May 27th ~ St. Louis, MO
Our weather was hot and humid, but we were not to be deterred. Since it was a holiday weekend, finding an RV park in St Louis the previous evening became difficult. We ended up staying about 60 miles west of town, so after a lazy morning, a bit of a drive and a late breakfast at Cracker Barrel, we finally arrived in St Louis.
Henry Shaw founded the gardens. He was an Englishman who came to St. Louis in 1819, made a fortune operating a hardware store and retired at age 39. This allowed him to travel and pursue his love of botany.
He opened the garden to the public in 1859, making it the nations oldest botanical garden and a National Historic Landmark.
Upon entering the building, you are immediately fronted with the glass artwork of renowned artist Chihuly.
We spent the afternoon simply wandering from garden area to garden area. Somehow we missed one of the highly recommended sections, the Japanese Garden. We also felt that due to the rough/wet spring they had, some of the sections were left unplanted or not at their prime.
Even at that, we still had some magnificent blooms to enjoy, buildings to admire, restful benches where we could take in our surroundings, and flowers to smell.
Many pictures were taken (surprise, surprise). Hope you will enjoy seeing some of my favorites from the day:
Fun Facts: (derived from MBG literature)
- More than a third of medicines in the U.S. contain a plant-derived ingredient. In the developing world, three out of four people rely on remedies made from plants.
- More than 25 percent of our modern medications derive from plants, yet less than two percent of all plants have been tested for medical applications.
- Each year, more than 1,900 volunteers donate more than 150,000 hours.
- With scientists on six continents in 35 countries, the Missouri Botanical Garden operates one of the largest plant science programs in the world.
- The Garden maintains one of the world’s largest herbaria (a library of plant specimens, currently numbering 6.3 million) and one of the world’s best botanical libraries.
- In collaboration with other institutions, the Garden is spearheading the development of a World Flora Online – a complete listing of all known plant species on Earth.
After exploring here, it was time to move on. I had looked up the best place to get a picture of the St. Louis Arch and had the coordinates for Malcolm Martin Park all loaded into Google Maps, then Tim decided to check for height restrictions. Sure enough, at the entrance to the park there is a limit of 10 feet. Well, Ellie Mae needs 12 feet.
It was hot and sticky, we were tired, and did not want to unhook our tow car, Jethro, so decided to simply snap a shot on the way past. We had both already been up inside the arch years earlier, so we were OK with this solution.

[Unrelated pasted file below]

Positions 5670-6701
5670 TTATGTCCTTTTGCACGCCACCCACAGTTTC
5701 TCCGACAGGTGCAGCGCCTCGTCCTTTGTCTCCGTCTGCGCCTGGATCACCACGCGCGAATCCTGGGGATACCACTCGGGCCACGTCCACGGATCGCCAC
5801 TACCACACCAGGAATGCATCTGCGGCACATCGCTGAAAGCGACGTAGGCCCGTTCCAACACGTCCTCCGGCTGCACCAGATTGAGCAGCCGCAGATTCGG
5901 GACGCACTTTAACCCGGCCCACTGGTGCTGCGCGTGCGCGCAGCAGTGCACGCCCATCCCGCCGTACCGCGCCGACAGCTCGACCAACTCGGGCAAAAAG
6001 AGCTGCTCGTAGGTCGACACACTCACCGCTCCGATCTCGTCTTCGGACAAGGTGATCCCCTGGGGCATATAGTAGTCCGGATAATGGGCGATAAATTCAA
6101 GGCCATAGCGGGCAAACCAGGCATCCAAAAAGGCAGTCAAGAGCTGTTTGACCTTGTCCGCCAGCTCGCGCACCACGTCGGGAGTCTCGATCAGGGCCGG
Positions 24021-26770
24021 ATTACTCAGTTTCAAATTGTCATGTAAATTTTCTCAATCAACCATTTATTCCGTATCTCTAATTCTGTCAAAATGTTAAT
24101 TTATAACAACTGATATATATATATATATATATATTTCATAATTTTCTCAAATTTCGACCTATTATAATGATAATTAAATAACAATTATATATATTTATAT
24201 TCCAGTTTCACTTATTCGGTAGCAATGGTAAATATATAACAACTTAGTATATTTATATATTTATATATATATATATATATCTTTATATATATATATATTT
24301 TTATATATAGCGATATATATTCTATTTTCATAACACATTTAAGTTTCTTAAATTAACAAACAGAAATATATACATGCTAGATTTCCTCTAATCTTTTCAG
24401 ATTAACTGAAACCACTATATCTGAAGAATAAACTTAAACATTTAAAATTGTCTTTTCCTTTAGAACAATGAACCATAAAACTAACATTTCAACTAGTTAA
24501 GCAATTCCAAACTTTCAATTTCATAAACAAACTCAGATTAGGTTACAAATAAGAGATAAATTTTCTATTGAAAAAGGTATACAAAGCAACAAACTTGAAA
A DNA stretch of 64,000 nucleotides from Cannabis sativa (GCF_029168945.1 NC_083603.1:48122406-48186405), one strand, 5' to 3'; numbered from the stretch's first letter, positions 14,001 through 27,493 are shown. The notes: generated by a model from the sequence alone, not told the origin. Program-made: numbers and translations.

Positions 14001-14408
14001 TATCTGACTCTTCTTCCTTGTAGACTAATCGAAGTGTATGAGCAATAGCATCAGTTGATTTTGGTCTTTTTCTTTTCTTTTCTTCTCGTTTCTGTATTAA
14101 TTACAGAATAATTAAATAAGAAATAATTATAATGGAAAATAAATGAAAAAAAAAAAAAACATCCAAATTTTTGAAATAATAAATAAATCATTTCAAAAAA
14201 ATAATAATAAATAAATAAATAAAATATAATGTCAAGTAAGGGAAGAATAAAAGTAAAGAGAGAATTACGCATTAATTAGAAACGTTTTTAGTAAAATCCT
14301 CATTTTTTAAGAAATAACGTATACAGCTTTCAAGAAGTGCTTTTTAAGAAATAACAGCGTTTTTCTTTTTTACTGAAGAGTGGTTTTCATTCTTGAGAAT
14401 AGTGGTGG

We have driven to the Midwest for the primary reason of attending our nieces wedding on June 1st. We were on the last leg of the “outward” part of our journey as we entered into Illinois. We will be spending a few days with Tim’s extended family this week before getting into the wedding festivities.
The Cross at the Crossroads
When we passed Groom Cross a few days back, it had been billed as the largest cross. Well, Effingham, Illinois was NOT going to be outdone. They built a cross two feet taller (198 feet) so they can now claim the “tallest cross in the USA”.
GRATITUDE MOMENT: Today I am grateful that we have reach Illinois, safe and sound and can now relax a few days, enjoy time visiting with Tim’s extended family, and eat some great “home-cooking”.
We love Chihuli! We have seen his work in Florida, Los Vegas and Chicago. We didn’t know he was exhibited near St Louis. Both Mike and our son Matt went to college there. You are in Illinois now. We hope you enjoy it. We live in the Chicago suburbs and would love to meet up with you if you are in our neighborhood!
We have been fortunate to see several of his exhibits, including his museum in Seattle. His work is phenomenal. We won’t be coming through Chicago this trip, but appreciate your kind offer.
Purdy ! Still adore Herman Missouri for the tour of wine
We have not done any wine tours in Missouri. How does Missouri wine compare to California wine?
In fairness Missouri can be sweeter. But the still offer a comprehensive range as one might hope. I liked the not trying to be great wines: like Catawba as it would lend itself quite well to spicier fare…uniquely masking that pallette point where the spicy-heats begin. Stonehill winery for that – endless summerwinery just out of town does the fruit wines. Yes a pecan wine or perhaps a raspberry jalepeno better suited as a combination fun of marinating the tailgatings as it is for a beverage. Obviously off a river thus a pastoral picnic at twilight’s as no offense Missouri is muggy as it is h o t. I wasn’t around for food just jelly-legging as a passer through…that’s why they bucket!
I love botanical gardens and botanical gardens with Chihuly installations are even better! I’m happy to read you made it safe and sound and I certainly enjoyed the trip with you. Have fun and relax and I look forward to the return trip.
Thank you Janet. We are looking forward to a relaxing week with family before hitting the road again.
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There’s such a nice sense of accomplishment when a leg of a journey like this one is accomplished. 🙂 Enjoy your well-earned respite. 😀
Thank you. A week with family helps break up the travels 😌
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